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Ludwig v. Beethoven
Symphony No. 1 in C major, op. 21
2nd movement – Andante cantabile con moto
Performed by The Fauxhamonic Orchestra
Conducted by Paul Henry Smith

 
For programming the works and performing them live, Paul Henry Smith uses the following equipment:

  • 1 Mac Pro with two 3 GHz Dual-Core Intel Xeon processors, 8 GB RAM, with Apple Logic Pro and Vienna Instruments (strings, brass, percussion);
  • 1 iMac, using Vienna Ensemble 3 as a host for the woodwind Vienna Instruments
  • Nintendo Wii Balance Board and Wii Remote wireless controller
  • OSCulator to translate the gestures made with the Wii controllers into MIDI and application control data
  • Bang & Olufsen’s BeoLab 5 speakers

Paul Henry Smith, Bargemusic Concert



First-ever live concert of a Beethoven Symphony with Vienna Instruments

On Wednesday, May 20, 2009, Paul Henry Smith conducted the first-ever live concert of a Beethoven Symphony using a digital orchestra, performed by Vienna Symphonic Library’s Vienna Instruments at Holy Name Church in Boston.

This was the first concert in a series that will present all nine Beethoven symphonies. The Fauxharmonic Orchestra, founded by conductor and composer Paul Henry Smith, sets out to convince audiences that a live performance of a digital orchestra can be as expressive and moving as a traditional acoustic orchestra. In an earlier experiment in 2008, the New York Times called the Fauxharmonic Orchestra “genuinely impressive.” In another article on Smith’s efforts, the Wall Street Journal identified Vienna Symphonic Library’s founder Herb Tucmandl as “one of the people most responsible for recent strides in computerized music.”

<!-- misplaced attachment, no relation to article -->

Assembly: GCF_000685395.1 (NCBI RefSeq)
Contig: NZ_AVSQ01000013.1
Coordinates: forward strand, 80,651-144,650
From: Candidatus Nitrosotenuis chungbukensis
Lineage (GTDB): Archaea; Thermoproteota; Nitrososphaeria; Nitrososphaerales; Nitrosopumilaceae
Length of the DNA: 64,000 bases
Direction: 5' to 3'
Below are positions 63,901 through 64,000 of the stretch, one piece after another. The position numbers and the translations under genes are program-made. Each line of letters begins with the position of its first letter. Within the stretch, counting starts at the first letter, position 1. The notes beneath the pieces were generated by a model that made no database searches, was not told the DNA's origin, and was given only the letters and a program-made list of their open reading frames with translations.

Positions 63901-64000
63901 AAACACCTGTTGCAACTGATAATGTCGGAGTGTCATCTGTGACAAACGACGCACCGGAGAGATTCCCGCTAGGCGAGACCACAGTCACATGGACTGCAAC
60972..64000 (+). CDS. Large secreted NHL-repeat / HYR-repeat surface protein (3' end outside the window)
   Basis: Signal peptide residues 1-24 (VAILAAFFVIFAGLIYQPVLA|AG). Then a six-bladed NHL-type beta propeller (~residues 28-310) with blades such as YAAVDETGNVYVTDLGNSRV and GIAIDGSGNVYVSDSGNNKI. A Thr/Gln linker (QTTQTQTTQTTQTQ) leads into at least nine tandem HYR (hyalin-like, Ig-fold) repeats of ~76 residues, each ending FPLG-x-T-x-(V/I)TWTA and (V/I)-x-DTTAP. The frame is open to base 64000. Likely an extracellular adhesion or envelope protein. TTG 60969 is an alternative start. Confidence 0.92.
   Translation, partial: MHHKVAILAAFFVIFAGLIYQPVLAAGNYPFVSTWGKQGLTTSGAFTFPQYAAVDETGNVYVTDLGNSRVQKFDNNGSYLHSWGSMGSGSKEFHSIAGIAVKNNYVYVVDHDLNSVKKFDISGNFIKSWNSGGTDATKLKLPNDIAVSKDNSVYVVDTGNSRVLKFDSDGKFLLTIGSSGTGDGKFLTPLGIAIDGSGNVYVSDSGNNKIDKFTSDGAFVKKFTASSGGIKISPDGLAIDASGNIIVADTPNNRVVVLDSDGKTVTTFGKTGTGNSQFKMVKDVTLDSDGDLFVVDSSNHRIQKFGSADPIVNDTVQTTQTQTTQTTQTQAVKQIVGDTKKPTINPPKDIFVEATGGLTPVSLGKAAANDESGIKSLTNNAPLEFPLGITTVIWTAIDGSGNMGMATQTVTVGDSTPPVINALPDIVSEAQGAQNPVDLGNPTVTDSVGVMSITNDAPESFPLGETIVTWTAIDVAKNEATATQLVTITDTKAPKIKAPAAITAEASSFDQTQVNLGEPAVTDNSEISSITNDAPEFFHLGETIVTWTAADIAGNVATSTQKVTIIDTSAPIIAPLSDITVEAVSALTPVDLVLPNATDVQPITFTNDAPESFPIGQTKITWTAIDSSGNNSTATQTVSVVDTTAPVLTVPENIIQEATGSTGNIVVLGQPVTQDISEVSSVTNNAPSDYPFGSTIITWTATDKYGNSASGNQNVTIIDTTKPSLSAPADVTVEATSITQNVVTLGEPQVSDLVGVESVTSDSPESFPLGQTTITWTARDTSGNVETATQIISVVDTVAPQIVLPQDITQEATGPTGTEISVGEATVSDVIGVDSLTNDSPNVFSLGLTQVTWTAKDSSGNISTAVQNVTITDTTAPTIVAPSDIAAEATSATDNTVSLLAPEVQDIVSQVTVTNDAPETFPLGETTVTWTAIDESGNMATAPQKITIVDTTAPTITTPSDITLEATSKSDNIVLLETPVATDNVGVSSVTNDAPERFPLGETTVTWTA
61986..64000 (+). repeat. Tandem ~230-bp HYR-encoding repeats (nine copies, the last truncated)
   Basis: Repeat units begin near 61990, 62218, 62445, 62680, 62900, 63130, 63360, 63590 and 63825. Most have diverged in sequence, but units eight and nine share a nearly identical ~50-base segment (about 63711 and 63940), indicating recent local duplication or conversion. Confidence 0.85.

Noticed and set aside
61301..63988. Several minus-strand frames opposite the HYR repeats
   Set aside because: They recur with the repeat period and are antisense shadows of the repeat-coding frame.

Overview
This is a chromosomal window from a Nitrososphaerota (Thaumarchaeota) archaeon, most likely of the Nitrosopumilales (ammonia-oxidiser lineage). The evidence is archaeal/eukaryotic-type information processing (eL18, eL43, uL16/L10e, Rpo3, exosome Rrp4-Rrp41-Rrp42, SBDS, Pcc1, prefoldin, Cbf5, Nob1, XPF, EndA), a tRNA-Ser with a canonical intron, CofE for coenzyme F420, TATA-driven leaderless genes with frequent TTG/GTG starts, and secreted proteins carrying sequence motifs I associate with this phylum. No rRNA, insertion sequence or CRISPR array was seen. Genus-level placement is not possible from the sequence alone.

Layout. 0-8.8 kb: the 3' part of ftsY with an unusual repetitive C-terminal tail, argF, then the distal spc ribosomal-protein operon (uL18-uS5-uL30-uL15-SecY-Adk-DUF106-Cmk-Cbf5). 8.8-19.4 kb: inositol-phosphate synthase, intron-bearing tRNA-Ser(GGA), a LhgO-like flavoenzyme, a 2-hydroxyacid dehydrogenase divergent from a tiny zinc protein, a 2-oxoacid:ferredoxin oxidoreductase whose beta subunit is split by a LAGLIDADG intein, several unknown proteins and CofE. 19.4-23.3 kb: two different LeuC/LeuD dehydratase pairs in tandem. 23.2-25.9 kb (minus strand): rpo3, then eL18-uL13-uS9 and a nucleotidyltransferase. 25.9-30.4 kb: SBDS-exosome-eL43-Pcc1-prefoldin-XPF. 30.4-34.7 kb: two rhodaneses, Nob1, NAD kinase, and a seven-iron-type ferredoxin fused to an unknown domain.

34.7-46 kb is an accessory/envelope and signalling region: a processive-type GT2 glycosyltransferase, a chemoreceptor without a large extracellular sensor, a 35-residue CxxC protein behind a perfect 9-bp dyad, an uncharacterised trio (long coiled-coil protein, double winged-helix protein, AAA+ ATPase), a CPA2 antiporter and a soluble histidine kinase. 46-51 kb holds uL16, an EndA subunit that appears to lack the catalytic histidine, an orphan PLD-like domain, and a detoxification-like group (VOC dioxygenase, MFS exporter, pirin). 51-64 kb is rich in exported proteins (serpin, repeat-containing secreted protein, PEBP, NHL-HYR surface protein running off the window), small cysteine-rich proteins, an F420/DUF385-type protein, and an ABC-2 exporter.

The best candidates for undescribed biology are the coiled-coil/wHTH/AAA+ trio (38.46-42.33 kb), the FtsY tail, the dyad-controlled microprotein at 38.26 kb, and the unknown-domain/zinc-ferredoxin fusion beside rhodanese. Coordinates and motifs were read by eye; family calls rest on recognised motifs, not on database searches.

The live digital orchestral music is realized by incorporating real-time performance control into a preliminary version that Smith prepares during hundreds of hours prior to the performance. Accompanying viola and mezzo-soprano soloists, the Fauxharmonic Orchestra makes the most of its technology using wireless Nintendo Wii video-game controllers to change tempo, loudness, balance, timbre, and brightness – the elements a musician typically controls during a live performance.

Paul Henry Smith notes that “A digital orchestra gives composers a way to get their music heard in live concert settings when acoustic orchestras simply cannot afford to do so. Furthermore, expanding opportunities for composers and soloists is one of the great benefits of using digital orchestra technology. With current financial pressures, orchestras are cutting the performance of new music. By contrast, it costs far less for the Fauxharmonic Orchestra to prepare a new work for full orchestra and to perform it many times and in many places. This technology is best understood as expanding the rainbow of expression, rather than undermining the art of orchestral music.”